Small Biz
Amana's mail-order business makes up 40 percent of its total volume.

Increasing business

Now if you can imagine such a volume of daily store traffic, give thought to the bigger end of the package...Amana’s mail-order business.

In the late 1990’s, the Amana Society began developing a gift box program highlighting their meats and some specialties like horseradish mustard and other local condiments. They originally offered seven varieties of gift boxes.

As internet traffic and its catalog evolved over the years, Amana’s mail-order business roared into cruising gear and now represents nearly 40 percent of the establishment’s total volume. It’s virtually impossible to take a quick peek at their website, Just click on the colorful downloadable catalog and the appetite booms over the colorful products displayed and the immense variety of offerings. No one can look at just one page.

Amana operates under federal inspection and focuses heavily on the retail area. They serve a few foodservice operators in the local community with a population of about 2,000.

With stupendous growth in its mail-order business, Amana has its share of challenges associated with meeting the increasing demand.

“We target our production for catalog and gift box sales for Oct. 31,” Blattner explains. “We do our own shipping and don’t use a fulfillment house for our orders. That means Nov. 1 triggers our really busy season. It’s kind of ‘round the clock’ here so we can get our orders out.”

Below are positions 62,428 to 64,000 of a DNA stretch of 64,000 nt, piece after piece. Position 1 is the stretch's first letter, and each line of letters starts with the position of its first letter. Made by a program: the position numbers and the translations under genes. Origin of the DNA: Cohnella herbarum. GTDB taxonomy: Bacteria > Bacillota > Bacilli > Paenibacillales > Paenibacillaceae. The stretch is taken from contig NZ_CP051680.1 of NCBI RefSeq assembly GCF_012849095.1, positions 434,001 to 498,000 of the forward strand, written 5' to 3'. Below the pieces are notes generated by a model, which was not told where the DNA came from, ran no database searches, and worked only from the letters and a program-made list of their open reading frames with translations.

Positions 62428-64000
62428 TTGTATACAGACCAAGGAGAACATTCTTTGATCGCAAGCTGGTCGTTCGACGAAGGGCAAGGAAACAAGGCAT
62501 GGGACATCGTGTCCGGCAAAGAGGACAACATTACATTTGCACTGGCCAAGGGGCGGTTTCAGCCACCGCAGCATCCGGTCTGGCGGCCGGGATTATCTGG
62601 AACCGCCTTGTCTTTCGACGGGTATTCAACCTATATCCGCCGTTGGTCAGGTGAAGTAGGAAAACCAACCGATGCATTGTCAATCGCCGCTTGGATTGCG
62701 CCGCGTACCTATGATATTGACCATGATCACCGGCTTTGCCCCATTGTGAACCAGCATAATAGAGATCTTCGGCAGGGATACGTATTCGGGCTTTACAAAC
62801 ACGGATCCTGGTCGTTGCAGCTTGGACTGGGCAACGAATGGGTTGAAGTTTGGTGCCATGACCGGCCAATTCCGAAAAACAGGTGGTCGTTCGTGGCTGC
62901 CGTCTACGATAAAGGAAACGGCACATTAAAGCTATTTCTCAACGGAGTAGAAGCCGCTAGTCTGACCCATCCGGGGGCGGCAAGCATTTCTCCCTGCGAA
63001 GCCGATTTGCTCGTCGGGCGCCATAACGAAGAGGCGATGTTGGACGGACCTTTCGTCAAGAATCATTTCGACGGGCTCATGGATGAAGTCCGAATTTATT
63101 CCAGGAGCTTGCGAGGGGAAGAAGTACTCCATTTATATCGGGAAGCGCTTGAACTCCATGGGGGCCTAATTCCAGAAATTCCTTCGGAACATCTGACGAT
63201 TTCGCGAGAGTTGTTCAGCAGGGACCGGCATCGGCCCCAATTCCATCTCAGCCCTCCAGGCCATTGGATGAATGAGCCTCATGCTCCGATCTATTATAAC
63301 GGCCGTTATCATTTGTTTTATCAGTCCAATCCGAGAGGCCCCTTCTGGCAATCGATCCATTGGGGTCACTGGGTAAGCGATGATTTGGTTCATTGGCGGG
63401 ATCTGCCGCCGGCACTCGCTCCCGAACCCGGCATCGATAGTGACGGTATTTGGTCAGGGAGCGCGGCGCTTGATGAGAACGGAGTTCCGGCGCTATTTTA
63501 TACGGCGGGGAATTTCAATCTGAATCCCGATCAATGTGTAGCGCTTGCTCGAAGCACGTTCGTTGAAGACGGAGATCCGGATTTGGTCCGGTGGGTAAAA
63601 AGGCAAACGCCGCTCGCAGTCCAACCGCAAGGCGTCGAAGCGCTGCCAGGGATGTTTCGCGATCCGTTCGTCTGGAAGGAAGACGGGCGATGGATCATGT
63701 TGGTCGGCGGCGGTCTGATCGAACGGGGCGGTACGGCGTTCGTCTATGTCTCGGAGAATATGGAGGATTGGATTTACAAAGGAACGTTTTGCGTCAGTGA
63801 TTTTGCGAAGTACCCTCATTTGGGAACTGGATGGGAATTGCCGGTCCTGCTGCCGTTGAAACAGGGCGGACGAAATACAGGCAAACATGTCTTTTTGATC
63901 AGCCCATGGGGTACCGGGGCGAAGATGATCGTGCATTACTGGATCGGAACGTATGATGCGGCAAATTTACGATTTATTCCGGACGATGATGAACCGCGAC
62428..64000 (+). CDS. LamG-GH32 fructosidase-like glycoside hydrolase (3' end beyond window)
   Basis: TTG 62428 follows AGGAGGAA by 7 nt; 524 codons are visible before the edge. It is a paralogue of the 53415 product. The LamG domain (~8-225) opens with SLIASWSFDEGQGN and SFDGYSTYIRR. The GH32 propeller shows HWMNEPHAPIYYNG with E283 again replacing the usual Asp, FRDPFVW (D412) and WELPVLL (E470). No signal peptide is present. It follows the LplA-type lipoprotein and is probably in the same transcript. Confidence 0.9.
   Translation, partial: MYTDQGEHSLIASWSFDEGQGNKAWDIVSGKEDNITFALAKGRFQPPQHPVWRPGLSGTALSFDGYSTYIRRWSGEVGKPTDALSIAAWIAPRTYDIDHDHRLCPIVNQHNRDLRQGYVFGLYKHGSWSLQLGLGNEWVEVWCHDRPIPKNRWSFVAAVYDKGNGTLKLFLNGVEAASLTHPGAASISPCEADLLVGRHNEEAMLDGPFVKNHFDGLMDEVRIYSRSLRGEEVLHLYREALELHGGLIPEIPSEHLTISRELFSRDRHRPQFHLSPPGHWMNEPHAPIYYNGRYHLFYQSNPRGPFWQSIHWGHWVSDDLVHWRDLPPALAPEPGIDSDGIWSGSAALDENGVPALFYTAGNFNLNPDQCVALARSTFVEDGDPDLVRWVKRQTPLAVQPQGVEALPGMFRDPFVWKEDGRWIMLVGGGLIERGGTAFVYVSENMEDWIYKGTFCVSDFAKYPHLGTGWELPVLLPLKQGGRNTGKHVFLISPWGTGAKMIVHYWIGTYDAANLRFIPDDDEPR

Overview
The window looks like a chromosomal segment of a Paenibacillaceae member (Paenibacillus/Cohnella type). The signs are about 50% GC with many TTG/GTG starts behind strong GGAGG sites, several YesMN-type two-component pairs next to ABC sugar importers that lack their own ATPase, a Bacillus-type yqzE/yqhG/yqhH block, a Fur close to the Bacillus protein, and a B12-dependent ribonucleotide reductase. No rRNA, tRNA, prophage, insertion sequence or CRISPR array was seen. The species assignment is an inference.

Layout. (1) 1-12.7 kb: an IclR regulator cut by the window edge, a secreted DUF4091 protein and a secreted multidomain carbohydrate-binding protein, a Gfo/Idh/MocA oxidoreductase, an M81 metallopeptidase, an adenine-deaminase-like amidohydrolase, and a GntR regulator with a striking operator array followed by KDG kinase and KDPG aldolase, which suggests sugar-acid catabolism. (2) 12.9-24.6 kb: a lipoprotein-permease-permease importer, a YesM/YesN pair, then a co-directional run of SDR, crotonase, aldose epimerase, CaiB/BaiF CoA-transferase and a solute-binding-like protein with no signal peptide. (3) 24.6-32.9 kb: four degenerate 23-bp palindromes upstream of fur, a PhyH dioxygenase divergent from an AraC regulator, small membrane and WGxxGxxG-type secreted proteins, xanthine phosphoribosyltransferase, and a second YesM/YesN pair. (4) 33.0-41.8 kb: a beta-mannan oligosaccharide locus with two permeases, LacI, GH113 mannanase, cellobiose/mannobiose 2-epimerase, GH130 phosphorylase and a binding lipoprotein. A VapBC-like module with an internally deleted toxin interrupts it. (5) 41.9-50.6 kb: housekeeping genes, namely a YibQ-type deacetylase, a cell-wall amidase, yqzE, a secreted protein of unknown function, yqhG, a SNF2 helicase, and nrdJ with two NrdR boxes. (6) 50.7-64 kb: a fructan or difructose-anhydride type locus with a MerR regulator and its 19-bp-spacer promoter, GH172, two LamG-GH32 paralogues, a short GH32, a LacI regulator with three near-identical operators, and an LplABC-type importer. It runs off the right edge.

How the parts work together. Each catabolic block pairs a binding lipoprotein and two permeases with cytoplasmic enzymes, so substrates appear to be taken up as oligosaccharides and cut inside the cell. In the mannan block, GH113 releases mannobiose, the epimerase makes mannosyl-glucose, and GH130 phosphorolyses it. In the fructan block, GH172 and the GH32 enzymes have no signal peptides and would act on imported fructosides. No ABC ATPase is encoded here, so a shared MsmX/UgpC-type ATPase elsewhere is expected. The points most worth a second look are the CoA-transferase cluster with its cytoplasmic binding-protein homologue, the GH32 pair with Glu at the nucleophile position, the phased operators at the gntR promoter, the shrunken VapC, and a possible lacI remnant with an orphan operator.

With the variety of products and assortment opportunities available, Amana uses a marketing department to churn out such ideas beyond the Thanksgiving and Christmas season. They cover the off-season with such features as barbecue and tailgate-themed gift boxes. Indeed, they sell a Smokehouse Club assortment that sends its “member-customers” different specialty products six times per year, a bacon assortment featuring four of their different flavored bacons, and even a four-times a year Holiday Club package that includes Easter ham; Independence Day ribeyes; smoked turkey for Thanksgiving; and a sausage, snack-meat-and-cheese medley for Christmas.

“The club thing isn’t that gigantic,” Blattner notes, “but when you can start a lot of months knowing you already have 40 or 50 specialty items sold, that’s a big thing for any small production shop.”

Stepping up capabilities for production seems to be on the radar at Amana Meats & Smokehouse. Blattner also believes strongly that the best effort will be in constantly improving the mail-order program to make it stronger and in promoting the Amana Colonies attraction as a whole.

“We’re not doing anything drastic, just taking thought-through steps that improve our efficiency and maintain the quality of our products and the experience of our customers,” Blattner explains. “We want them to open and enjoy their order and set their sights on coming back for the next one. That helps change the dynamic for our slower months.”

He said one check on the quality of their meats has been in competition. The company has won the Judge’s Choice Awards in the area Wurst Festival three years running and this year took home the People’s Choice Award. Blattner says they want to get out to stronger competitions at different levels to keep their products on a quality level with others while tapping into new product innovations.